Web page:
Australia-Chile Free Trade Agreement comes into force

The Australia-Chile Free Trade Agreement came into force on March 6 2009.

Chile has already entered into similar free trade agreements with China, Japan, India, Korea, New Zealand and Singapore. Chile is thus well placed to become a business platform between Latin America and the Asia-Pacific region.

Chile is Australia's third-largest trading partner in Latin America. From March 6 2009, 97% of Chilean products can enter Australia without custom fees.

The agreement contains a detailed chapter on intellectual property, which comprises:
  • a general part divided into 41 articles;
  • an industrial property section;
  • a copyright section; and
  • an enforcement section.
The IP chapter aims to protect IP rights in an effective, transparent and appropriate manner. Chile and Australia reiterated their rights and obligations under the Agreement on Trade-Related Aspects of Intellectual Property Rights (TRIPs) and other multilateral treaties to which they are both party.
With regard to trademarks, the agreement complies with the obligations set forth in the TRIPs agreement - and even goes further in certain cases. The key provisions are as follows:
  • Protectable trademarks - the parties may not require, as a condition of registration, that trademarks be visually perceptible. They may require only that the marks be represented graphically. The parties must allow the registration of sound and scent marks.
  • International treaties - each party must make reasonable efforts, in accordance with its domestic law, to ratify or adhere to the Madrid Protocol. It seems that the phrases “reasonable efforts” and “domestic law” were included following a debate on the compatibility of the Chilean Constitution with the Madrid Protocol.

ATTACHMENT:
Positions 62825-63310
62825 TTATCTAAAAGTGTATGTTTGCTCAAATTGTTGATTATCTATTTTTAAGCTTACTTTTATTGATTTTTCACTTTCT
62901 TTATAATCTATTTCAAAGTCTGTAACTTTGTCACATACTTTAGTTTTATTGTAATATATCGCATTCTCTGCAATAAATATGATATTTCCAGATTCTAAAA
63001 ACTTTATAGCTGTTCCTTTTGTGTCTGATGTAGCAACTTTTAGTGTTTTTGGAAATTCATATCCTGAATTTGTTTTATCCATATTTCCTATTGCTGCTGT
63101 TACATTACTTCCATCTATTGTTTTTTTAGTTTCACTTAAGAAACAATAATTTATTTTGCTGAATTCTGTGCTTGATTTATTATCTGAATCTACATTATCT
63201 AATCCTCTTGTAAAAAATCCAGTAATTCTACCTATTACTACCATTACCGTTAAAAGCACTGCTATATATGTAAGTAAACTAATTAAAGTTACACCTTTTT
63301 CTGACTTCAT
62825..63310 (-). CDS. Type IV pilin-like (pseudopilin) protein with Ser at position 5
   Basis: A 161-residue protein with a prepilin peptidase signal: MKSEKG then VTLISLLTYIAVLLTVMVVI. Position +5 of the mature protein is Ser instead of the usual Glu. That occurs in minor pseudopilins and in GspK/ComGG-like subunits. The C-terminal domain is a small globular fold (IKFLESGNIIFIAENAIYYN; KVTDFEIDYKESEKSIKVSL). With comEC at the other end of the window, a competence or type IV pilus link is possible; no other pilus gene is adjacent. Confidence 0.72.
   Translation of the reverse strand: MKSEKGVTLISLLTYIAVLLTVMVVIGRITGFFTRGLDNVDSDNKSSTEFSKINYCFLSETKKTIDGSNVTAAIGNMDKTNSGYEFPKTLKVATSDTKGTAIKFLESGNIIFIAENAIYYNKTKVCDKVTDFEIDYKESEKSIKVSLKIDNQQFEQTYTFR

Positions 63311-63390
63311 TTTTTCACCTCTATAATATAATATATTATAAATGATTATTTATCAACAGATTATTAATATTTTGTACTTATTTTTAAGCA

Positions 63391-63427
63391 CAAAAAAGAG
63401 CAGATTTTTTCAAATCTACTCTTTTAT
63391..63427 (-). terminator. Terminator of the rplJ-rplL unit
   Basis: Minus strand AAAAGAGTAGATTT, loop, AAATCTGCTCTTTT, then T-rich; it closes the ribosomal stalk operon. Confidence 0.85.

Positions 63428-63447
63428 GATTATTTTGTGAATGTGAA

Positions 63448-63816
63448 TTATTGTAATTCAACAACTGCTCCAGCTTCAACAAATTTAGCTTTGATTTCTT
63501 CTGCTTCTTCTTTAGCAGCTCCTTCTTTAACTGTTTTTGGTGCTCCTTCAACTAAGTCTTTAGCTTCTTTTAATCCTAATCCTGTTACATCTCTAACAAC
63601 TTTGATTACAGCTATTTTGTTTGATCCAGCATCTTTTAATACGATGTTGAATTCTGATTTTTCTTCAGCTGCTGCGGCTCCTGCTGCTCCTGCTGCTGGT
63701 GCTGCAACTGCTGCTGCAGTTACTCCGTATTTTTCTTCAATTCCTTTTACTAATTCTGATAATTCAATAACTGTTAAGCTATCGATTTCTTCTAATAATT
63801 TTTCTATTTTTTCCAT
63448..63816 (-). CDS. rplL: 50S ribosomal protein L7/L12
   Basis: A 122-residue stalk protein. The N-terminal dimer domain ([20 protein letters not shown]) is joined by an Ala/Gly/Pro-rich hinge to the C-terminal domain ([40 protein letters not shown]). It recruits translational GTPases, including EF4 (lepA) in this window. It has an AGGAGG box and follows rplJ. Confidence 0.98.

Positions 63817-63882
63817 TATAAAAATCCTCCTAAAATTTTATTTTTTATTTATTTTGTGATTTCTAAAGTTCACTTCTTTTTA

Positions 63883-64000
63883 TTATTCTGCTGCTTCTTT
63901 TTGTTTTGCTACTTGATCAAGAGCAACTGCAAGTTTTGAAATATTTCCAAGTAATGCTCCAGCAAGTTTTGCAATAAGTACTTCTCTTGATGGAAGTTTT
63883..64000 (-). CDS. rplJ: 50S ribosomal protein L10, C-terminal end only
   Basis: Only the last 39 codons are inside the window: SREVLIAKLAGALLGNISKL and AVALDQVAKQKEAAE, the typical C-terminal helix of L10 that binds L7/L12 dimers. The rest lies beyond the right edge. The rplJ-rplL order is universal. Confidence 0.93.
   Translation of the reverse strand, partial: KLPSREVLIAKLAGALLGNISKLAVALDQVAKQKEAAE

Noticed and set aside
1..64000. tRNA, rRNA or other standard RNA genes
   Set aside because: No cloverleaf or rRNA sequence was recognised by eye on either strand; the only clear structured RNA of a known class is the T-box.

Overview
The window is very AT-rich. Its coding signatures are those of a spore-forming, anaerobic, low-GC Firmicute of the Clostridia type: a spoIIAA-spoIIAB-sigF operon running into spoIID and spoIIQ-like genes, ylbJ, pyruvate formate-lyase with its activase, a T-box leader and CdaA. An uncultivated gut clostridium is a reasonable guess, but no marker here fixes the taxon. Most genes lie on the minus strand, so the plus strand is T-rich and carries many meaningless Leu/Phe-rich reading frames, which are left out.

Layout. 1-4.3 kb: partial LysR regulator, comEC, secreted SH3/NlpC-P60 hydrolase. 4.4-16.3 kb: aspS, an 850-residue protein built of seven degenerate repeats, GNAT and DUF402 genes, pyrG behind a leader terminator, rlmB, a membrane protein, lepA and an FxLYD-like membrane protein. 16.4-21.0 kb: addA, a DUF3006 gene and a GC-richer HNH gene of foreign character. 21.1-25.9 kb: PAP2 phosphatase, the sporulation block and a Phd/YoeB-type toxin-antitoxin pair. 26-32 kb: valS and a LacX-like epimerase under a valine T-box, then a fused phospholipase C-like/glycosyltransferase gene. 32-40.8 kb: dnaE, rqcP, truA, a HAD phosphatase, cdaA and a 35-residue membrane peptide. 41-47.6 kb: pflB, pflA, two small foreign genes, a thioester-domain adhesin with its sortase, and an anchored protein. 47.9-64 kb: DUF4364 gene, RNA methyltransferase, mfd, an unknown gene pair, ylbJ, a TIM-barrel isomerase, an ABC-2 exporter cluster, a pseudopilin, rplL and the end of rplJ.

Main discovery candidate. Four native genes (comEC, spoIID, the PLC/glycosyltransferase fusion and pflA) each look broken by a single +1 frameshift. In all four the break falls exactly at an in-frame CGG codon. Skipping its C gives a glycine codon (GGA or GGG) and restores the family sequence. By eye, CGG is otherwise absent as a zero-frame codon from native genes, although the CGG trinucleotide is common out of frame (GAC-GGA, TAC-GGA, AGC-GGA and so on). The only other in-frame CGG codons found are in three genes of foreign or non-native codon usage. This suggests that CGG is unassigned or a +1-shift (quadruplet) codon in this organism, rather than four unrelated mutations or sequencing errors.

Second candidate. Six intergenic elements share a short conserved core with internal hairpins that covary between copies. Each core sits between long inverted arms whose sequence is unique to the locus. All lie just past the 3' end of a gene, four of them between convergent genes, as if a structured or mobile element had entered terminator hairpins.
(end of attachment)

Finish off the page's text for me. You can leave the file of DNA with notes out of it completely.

• Well-known trademarks - the parties must recognize the importance of the Joint Recommendation Concerning Provisions on the Protection of Well-Known Marks (1999), as adopted by the Assembly of the Paris Union for the Protection of Industrial Property and the general assembly of the World Intellectual Property Organization.
  • Electronic trademark system - each party must implement, to the maximum extent practical:
    • a system for the electronic application, processing, registration and maintenance of trademarks; and
    • a publicly available electronic information system of registered trademarks.
  • Classification of products and services - products and services will be classified according to the Nice Classification.
  • Term of protection - initial registration of a trademark must last at least 10 years.
  • Geographical indications - an application for the registration of a geographical indication can be opposed or rejected if the geographical indication is confusingly similar to:
    • a trademark that is the subject of an earlier good-faith application or registration; and
    • an earlier trademark the rights to which have been acquired through use in good faith.
  • Country names - the parties must prevent the commercial use of the name of the other party in relation to goods in a way which is likely to mislead consumers as to the origin of the goods.
  • Enforcement and border measures - the measures are similar to those set forth in the TRIPS Agreement.
Sergio Amenábar, Estudio Federico Villaseca, Santiago

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